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Further Funding Possible: Reserve Bank Of Fiji

The revelation from the Reserve Bank of Fiji follows an earlier announcement of an additional $100 million injection into the facility.
17 May 2020 13:49
Further Funding Possible: Reserve Bank Of Fiji
Reserve Bank of Fiji.

Exporters have utilised $115 million of the $300 million Import and Subsidy Export Finance Facility (ISEFF).

The revelation from the Reserve Bank of Fiji follows an earlier announcement of an additional $100 million injection into the facility.

“We increased it by $100 million so that businesses can benefit using this facility by borrowing at lower rates,” RBF Governor Ariff Ali said.

Mr Ali said $40 million from the facility was used by businesses involved in renewable energy projects and other import substitution activities.

Reserve Bank of Fiji Governor Ariff Ali.

Reserve Bank of Fiji Governor Ariff Ali.

Balance

“A further $12 million is awaiting drawdown, leaving a balance of $133 million available for eligible businesses,” he said.

Since the inception of ISEFF with an approved funding of $40 million in 2010, the appetite for funds from eligible businesses has continued to grow, resulting in subsequent increases in funding allocations over the years, Mr Ali said.

Textile industry

But the Textile, Clothing and Footwear Industry Council of Fiji said the Reserve Bank of Fiji’s export facility was difficult to comply with.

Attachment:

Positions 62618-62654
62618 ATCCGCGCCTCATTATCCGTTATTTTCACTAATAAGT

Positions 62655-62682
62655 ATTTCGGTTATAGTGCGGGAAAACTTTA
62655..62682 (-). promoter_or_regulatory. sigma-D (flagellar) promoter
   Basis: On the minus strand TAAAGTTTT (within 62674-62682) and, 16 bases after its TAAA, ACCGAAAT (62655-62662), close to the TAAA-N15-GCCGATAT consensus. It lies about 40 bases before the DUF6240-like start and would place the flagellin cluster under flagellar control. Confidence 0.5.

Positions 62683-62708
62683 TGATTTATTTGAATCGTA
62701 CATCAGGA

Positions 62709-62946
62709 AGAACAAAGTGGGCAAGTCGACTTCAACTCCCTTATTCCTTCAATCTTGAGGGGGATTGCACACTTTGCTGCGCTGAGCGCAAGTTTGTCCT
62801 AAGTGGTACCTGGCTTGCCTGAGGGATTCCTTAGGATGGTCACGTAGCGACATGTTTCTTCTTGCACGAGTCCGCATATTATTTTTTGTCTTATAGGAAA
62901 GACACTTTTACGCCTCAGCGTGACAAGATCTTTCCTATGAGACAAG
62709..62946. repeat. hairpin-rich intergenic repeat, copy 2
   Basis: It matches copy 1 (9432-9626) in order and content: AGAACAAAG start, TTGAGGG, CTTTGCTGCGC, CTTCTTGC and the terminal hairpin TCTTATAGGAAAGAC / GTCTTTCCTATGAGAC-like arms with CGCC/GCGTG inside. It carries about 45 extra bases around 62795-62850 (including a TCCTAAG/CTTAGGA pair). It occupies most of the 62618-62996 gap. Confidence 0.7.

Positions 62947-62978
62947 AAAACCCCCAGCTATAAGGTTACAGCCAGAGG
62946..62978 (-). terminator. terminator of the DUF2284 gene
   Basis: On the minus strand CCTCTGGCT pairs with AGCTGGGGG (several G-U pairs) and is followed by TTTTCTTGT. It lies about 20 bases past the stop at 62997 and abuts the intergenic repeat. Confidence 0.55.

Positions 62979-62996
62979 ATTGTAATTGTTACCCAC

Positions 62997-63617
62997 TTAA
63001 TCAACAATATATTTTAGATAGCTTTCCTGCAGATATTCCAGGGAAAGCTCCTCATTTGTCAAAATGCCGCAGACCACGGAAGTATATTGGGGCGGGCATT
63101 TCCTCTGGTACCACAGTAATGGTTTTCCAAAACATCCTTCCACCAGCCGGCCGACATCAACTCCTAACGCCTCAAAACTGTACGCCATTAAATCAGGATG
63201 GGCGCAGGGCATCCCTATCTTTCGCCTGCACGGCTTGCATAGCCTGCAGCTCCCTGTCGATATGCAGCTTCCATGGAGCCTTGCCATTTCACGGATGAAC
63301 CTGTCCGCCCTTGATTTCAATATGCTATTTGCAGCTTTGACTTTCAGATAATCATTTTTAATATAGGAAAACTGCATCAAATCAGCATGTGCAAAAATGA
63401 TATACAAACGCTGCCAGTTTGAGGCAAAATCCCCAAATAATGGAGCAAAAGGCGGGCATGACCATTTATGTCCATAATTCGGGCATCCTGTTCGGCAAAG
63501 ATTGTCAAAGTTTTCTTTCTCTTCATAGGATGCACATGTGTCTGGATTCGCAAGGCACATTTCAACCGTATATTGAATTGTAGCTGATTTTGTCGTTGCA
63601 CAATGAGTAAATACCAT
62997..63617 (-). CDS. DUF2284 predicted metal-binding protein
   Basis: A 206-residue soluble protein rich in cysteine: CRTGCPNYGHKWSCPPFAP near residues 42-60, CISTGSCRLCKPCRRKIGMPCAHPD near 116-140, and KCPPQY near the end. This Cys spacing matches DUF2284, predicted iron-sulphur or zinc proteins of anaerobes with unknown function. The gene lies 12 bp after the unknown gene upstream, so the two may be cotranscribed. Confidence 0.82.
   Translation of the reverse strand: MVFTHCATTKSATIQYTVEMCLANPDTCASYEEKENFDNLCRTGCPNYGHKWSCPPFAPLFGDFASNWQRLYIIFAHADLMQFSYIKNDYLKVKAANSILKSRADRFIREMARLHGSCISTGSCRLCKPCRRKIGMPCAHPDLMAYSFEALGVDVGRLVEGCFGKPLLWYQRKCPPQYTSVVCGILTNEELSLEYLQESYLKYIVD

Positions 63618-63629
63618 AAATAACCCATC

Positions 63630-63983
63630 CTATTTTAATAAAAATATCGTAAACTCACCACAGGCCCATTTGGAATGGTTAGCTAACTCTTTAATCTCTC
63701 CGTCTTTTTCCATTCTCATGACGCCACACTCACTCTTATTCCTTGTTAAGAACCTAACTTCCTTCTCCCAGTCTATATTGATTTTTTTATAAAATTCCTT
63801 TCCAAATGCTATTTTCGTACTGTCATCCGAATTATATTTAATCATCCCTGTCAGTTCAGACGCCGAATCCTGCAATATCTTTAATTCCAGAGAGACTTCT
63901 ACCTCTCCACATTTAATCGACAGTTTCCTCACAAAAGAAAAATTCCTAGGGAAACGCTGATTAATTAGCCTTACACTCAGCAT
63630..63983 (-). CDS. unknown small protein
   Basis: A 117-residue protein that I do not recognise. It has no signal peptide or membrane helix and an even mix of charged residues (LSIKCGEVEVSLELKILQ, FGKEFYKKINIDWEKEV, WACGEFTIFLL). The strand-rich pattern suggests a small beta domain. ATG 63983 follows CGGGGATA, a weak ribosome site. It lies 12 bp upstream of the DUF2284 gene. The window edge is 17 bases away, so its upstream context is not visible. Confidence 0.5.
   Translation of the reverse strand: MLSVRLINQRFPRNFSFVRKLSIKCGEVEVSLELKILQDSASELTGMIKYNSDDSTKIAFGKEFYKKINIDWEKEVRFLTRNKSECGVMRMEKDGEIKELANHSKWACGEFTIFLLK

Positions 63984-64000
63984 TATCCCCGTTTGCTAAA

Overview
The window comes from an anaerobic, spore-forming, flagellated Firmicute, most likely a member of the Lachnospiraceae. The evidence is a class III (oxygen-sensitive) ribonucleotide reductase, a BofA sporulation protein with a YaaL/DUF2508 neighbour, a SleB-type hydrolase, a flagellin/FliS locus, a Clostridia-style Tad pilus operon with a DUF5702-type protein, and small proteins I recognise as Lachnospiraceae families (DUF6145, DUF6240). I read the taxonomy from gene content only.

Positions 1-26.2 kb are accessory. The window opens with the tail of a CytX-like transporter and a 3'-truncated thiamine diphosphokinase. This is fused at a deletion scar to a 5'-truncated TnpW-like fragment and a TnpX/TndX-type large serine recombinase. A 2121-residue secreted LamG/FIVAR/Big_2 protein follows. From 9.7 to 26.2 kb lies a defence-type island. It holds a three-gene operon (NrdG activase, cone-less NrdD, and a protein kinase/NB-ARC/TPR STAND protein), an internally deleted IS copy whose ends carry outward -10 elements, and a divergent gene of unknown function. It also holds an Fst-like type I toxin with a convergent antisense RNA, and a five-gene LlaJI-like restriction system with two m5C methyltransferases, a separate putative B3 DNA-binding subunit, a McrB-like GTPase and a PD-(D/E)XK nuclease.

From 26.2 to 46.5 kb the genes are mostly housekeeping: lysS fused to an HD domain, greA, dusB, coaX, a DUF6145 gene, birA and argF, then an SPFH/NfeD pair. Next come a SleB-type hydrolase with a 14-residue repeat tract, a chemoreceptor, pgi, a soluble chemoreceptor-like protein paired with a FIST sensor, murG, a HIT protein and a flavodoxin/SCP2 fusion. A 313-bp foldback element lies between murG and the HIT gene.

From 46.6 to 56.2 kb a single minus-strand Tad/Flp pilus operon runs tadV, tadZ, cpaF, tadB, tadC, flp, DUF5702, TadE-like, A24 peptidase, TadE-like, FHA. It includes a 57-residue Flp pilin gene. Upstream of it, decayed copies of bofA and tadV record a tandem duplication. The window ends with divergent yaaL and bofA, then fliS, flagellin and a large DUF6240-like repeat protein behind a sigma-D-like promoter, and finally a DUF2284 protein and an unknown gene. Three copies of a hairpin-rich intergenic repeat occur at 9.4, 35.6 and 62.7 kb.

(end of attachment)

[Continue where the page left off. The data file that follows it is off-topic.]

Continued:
President Mike Towler said loan requirements when processed via commercial banks were difficult to comply with for such funds.

“The few members who have been able to acquire finance via this facility find that the interest rate offered via commercial banks was not competitive.

“One particular bank is offering a competitive rate at 3.99 per cent, but most are asking for 5 per cent,” Mr Towler said.

Lending rates

The funds were made available via the RBF at 1 per cent to the commercial banks, he said.

“When they charge a margin of 4 per cent, it makes these funds expensive.”

Commercial banks normally will accept a property valuation for security purposes that is no older than four years, he said.

Questions sent to the Association of Banks in Fiji and the Construction Industry Council of Fiji remained unanswered when this edition went to press.

Valuation concerns

Mr Towler said valuers were kept busy valuing properties for bank security purposes as the commercial banks were not accepting valuations that are more than 12 months old.

While valuers were happy for the extra work, the exercise meant borrowers had to fork out more money and more time, Mr Towler said.

He added: “Engineers have added substantial extra costs for borrowers by adding even more onerous compliance conditions for cyclone certificates for insurance purposes.”

Mr Towler said no cyclone insurance rendered properties valueless for bank security purposes.

“It is extremely challenging to comply with all extra requirements and costs to borrow more money to keep our businesses alive during these very difficult times.”

Feedback: frederica.elbourne@fijisun.com.fj

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